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Thread: Murray Carter Book

  1. #21
    Didn't check the link. Guess I was wrong!

    That's pretty nearly the exact method of another well known maker who has written extensively.

    You'll notice he cuts up 600 feet of hemp rope a year. He makes one knife a month. So, in the testing process for each knife, he must cut 50 feet of rope. If separated into three strands as explained, cutting 1/8" more off each time, you could get 288 cuts per foot of rope, or 14,400 cuts for 50 ft. of rope. Gee, that's a lot. Perhaps I've been to strict with my math, let's relax the standards to allow a few more knives per year, maybe some didn't get finished too, maybe some rope got wasted. Let's cut that figure in HALF. 7,200 cuts per knife. Now that sounds realistic.

    7,200 cuts at one cut per second would take 120 hours. That's two 60 hour weeks of cutting. With the at least nine or ten days to do the rest of the work, I hope he's getting paid at least $2200 ($10/hr.) for that one knife. And I hope he has a machine to do all that cutting; sounds like a recipe for carpal tunnel to me... 1,440 hours per year of sitting at the bench, cutting.

    That said, many makers such as Bill Burke, Ed Caffrey, Brian Tomberlin, as well as the author of the above (who I do owe some knowledge to) use triple quench and triple draw, among other techniques to get the most out of 52100. I use a fair amount of this steel myself, and triple quench/triple full draw, then soft-back draw it. (For sporting/utility knives.)

    When I use W2, I'm almost always going for a hamon, so it's triple normalized then single quenched, then double draw. So, a fair bit more simple for me.

  2. #22
    Who the crap are you talking about? Why is he cutting up so much rope?

  3. #23
    Got a slow internet connection. I'm trying to edit my posts so they make sense, but the forum software is making it hard.

    I'm talking about the author of that long article on the second page about heat treating. I decided to do the math, based on the information given in the description. I thought the results might help to illustrate why some question that extensive type of treatment of 52100.

  4. #24
    As for why he's doing all that cutting, your guess is as good as mine.

  5. #25
    I'm unable to edit given my connection, so to explain the above: I thought originally that the author was Ed Fowler. Then, I was informed that the author was indeed Bill Burke. Then, while editing a later post so that it made sense, a half-edited draft was saved, which also did not fully make sense. Suffice it to say that regardless of editing difficulties I still feel the body of my text to be relevant.

  6. #26
    The alleles created by mutation may be beneficial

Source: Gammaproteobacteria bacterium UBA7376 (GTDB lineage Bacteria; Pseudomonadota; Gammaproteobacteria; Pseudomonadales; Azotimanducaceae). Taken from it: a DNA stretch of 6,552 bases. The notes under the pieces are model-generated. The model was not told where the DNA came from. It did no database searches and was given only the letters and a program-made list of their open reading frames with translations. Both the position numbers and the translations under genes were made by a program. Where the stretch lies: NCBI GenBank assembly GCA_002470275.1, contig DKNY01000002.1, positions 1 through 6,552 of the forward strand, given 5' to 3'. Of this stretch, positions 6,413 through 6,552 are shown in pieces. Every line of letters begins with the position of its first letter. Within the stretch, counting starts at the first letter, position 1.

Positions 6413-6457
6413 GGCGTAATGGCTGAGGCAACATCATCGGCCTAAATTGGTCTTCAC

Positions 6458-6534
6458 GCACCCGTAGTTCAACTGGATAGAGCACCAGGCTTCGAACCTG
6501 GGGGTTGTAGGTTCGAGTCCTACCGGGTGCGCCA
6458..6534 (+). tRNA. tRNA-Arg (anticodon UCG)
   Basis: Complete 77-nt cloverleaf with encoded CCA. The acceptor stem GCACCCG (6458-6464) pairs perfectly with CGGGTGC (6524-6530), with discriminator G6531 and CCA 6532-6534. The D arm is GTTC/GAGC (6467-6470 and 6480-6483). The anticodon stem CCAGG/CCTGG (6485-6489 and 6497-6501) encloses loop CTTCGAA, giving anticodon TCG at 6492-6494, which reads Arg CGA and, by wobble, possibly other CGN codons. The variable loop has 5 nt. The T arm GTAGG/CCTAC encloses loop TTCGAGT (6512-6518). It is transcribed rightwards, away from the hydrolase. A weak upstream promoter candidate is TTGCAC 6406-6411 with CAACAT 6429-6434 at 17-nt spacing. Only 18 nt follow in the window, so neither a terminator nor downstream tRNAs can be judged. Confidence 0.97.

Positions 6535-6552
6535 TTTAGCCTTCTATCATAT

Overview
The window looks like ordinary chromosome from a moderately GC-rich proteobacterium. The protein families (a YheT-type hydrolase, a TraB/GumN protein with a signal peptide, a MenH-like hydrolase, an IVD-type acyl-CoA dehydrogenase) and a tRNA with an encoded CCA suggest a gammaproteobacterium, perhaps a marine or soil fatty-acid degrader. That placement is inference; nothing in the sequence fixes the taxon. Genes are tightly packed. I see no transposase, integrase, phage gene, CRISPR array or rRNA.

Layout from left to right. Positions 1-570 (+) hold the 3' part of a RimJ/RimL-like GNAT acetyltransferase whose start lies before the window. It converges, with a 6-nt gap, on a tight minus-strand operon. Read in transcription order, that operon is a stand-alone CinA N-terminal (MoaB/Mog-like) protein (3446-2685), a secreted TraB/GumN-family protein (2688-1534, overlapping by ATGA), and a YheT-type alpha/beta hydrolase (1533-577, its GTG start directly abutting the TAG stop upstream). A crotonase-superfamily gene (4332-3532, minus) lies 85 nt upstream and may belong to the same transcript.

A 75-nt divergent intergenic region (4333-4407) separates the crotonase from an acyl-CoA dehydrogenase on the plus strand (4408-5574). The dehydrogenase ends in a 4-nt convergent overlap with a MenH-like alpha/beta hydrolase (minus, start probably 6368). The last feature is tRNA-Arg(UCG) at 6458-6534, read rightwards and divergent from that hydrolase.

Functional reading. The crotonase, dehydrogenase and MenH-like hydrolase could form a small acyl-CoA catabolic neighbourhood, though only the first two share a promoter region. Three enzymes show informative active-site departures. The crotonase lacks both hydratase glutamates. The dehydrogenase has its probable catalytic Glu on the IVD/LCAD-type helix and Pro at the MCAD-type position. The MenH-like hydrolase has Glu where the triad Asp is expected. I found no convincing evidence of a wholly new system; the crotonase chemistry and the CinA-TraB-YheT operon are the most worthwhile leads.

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    Quote Originally Posted by Salem Straub View Post
    Didn't check the link. Guess I was wrong!

    That's pretty nearly the exact method of another well known maker who has written extensively.

    You'll notice he cuts up 600 feet of hemp rope a year. He makes one knife a month. So, in the testing process for each knife, he must cut 50 feet of rope. If separated into three strands as explained, cutting 1/8" more off each time, you could get 288 cuts per foot of rope, or 14,400 cuts for 50 ft. of rope. Gee, that's a lot. Perhaps I've been to strict with my math, let's relax the standards to allow a few more knives per year, maybe some didn't get finished too, maybe some rope got wasted. Let's cut that figure in HALF. 7,200 cuts per knife. Now that sounds realistic.

    7,200 cuts at one cut per second would take 120 hours. That's two 60 hour weeks of cutting. With the at least nine or ten days to do the rest of the work, I hope he's getting paid at least $2200 ($10/hr.) for that one knife. And I hope he has a machine to do all that cutting; sounds like a recipe for carpal tunnel to me... 1,440 hours per year of sitting at the bench, cutting.

    That said, many makers such as Bill Burke, Ed Caffrey, Brian Tomberlin, as well as the author of the above (who I do owe some knowledge to) use triple quench and triple draw, among other techniques to get the most out of 52100. I use a fair amount of this steel myself, and triple quench/triple full draw, then soft-back draw it. (For sporting/utility knives.)

    When I use W2, I'm almost always going for a hamon, so it's triple normalized then single quenched, then double draw. So, a fair bit more simple for me.
    Just a little math edit - 7,200 cuts at one cut per second would take two hours, not 120.

  7. #27
    Two hours, 120 hours, what's the difference?

    Actually, one decimal point makes a BIG difference... so that's two hours per knife of cutting, or a whopping total of 24 hours a year cutting. My foot is now in my mouth!

    Nevermind about that then. I do really wish there was some sort of totally neutral, comprehensive cutting test service with public boards, so we could all check whose knife scored how many points in what categories of cut. Sort of like the MMA ring was for martial arts- finally a public proving ground for HT methods and edge geometry.

  8. #28
    There was a guy who went to a bank to get a loan for setting up such a cutting test service. I believe the rejection letter just said "Nerd!" on it.

  9. #29
    Reinforcing my belief that banks are scum.

  10. #30
    It's acknowledged by those who know me that I'm a nerd...

    This is thread drift though. I'd like to read the Carter book as well. I'd really like it if he disclosed a good way to buy paper steels in the USA!

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